A Question about the attitudes of Indian Muslim elite toward mass education and their conequences


One of my friends gave following as the reason for the abysmal failure of the state in Pakistan to put in place a functional system of public education:

leadership is at the heart of the failure in education. Implication: good and smart leadership can resolve the problems.” Elaborating on this further in his note to me, he kept going: “Take a look at Zimbabwe. For about 10 years after independence (in 1980), Zimbabwe’s education system expanded and became one of the best in sub-Saharan Africa. Unfortunately, the leadership started trying to control the economy, corruption increased, school funding went down, schools started charging fees (starting in 1980 there was “free” education), students protested (particularly at the universities), the government retrenched and became heavy-handed, and the economy declined. Now Zimbabwe has sub-standard schools to the extent that the country ranked at the very bottom of the latest UNDP list. There’s a tendency to relate education to the economy, but I believe it is more an issue of leadership. You must know which country has the best education system in Latin America and the Caribbean: Cuba. They also have the best health care system in the region. The Castro are almost always criticized in the West, but they did a remarkable job of transitioning to mass education and health care. Why can’t more countries do it? Absence of a far sighted and imaginative leadership can be one strong possible factor. I wish Pakistan would get better leadership. There are plenty of smart people who could do the job well.

I could only agree partially.  My reasons for only partially agreeing to his explanation were having to do with my perceptions about the general attitudes toward mass [and modern for want of a better word] education, not just in Pakistan, but possibly also in some other Muslim countries as well. It was possible that those attitudes toward mass public education were independent of the quality of leadership. Of course, I was not discounting exceptions here, such as perhaps Malaysia. But I thought we needed to delve deeper into the early reaction of the leaders in the Muslim countries towards modernity which differed from other [I mean non-Muslim] post-colonial societies.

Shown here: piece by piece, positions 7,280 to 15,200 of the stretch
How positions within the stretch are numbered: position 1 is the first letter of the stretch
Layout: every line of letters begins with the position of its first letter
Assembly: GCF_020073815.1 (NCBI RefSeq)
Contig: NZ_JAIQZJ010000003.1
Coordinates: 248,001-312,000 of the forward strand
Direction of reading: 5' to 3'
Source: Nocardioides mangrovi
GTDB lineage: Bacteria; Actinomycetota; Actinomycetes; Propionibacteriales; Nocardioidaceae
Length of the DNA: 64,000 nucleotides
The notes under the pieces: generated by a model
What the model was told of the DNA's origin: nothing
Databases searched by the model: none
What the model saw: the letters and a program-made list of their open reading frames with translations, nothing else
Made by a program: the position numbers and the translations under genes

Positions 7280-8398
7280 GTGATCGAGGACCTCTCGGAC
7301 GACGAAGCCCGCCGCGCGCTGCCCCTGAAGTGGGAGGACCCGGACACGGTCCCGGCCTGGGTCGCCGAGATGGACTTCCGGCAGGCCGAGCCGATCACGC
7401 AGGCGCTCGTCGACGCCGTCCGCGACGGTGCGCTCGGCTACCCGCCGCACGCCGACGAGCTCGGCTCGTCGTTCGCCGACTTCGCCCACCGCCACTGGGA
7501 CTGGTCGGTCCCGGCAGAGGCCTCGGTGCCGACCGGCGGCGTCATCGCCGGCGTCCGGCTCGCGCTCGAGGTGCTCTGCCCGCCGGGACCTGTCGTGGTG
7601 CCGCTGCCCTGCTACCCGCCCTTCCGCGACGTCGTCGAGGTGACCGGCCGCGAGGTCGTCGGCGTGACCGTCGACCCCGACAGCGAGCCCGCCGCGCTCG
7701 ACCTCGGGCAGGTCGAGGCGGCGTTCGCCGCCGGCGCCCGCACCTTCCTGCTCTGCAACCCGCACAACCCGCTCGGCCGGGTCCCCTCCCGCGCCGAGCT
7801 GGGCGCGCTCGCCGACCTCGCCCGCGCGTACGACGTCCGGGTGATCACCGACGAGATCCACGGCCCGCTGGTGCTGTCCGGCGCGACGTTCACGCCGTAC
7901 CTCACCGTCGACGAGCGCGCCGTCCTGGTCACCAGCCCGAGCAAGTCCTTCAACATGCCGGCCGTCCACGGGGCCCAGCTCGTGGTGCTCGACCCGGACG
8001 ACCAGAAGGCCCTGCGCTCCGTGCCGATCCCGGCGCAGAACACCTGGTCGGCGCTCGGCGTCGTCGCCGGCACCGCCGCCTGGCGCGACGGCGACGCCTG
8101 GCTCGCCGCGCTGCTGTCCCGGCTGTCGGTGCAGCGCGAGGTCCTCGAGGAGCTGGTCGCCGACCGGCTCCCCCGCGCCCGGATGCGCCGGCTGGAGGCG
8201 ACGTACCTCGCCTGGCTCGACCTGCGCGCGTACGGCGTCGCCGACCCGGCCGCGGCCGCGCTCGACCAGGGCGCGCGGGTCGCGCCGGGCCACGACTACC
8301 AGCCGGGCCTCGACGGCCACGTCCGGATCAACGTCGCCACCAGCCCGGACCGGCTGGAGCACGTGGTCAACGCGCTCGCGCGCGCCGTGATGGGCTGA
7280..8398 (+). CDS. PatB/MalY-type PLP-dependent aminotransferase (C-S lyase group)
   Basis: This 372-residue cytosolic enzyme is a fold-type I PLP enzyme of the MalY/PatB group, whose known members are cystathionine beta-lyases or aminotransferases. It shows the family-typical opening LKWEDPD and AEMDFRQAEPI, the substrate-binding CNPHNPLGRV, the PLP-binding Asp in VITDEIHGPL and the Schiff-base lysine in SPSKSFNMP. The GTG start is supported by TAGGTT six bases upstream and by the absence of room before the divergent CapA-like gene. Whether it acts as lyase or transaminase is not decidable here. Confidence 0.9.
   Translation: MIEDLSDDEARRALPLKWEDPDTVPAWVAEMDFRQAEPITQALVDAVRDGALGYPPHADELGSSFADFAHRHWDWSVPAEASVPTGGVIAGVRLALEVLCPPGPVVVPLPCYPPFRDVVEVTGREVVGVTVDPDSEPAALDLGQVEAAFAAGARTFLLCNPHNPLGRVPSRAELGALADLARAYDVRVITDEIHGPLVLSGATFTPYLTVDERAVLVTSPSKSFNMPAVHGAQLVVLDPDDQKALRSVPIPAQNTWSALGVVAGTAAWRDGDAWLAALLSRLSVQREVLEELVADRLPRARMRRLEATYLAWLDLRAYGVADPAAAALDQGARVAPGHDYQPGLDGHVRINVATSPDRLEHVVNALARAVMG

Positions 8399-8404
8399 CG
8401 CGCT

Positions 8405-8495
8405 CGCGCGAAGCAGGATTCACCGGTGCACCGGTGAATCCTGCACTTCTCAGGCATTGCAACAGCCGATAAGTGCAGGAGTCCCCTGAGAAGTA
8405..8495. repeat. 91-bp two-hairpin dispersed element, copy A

Modernity did not just arrive in Muslim lands as a set of traveling ideas. It arrived in the wake of invasions by European powers. It challenged and changed the existing configurations of power in the Muslim world; indeed, it brought the then Islamic state and its entire apparatus down. The Islamic state was a legalistic state and the madrassa aimed at producing the interpreters of Sharia law. With modern education becoming the route to government jobs [and upward mobility in general] in the colonial state, a schism developed in Muslim societies between some who welcomed the new education and the opportunities associated with it and others who resisted it. I believe that this division was not a conspiracy by the colonial state – it just accompanied its development. Religious schools, under this new set of circumstances, became not only the source of law (which now stood apart from the law of the state) but also that of resistance to the emerging colonial (and now post-colonial) order.

Is it true, as some suggest, that in the case of India, the Muslims which responded favorably to modernity consisted mostly of the so-called “high born” Muslims; and that for them, the immediate issue at stake was preservation of their own status under the British Raj? If so, the present inequities in education in Pakistan may have a lot to do with the early attitudes of Indian Muslim elite toward mass education.

So the QUESTION is, were the initial conditions under which the very notion of ‘public education’ fell, different in the emerging liberal democracies such as the United States and the colonized countries? If so, what enduring influences, if any, did these different initial conditions have on attitudes toward education in general, and mass education in particular?

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About Irfan

I am an independent researcher and blogger interested in everything under the sun, but more so in the philosophy and history of education and education reform generally, and specifically in the so-called post colonial contexts

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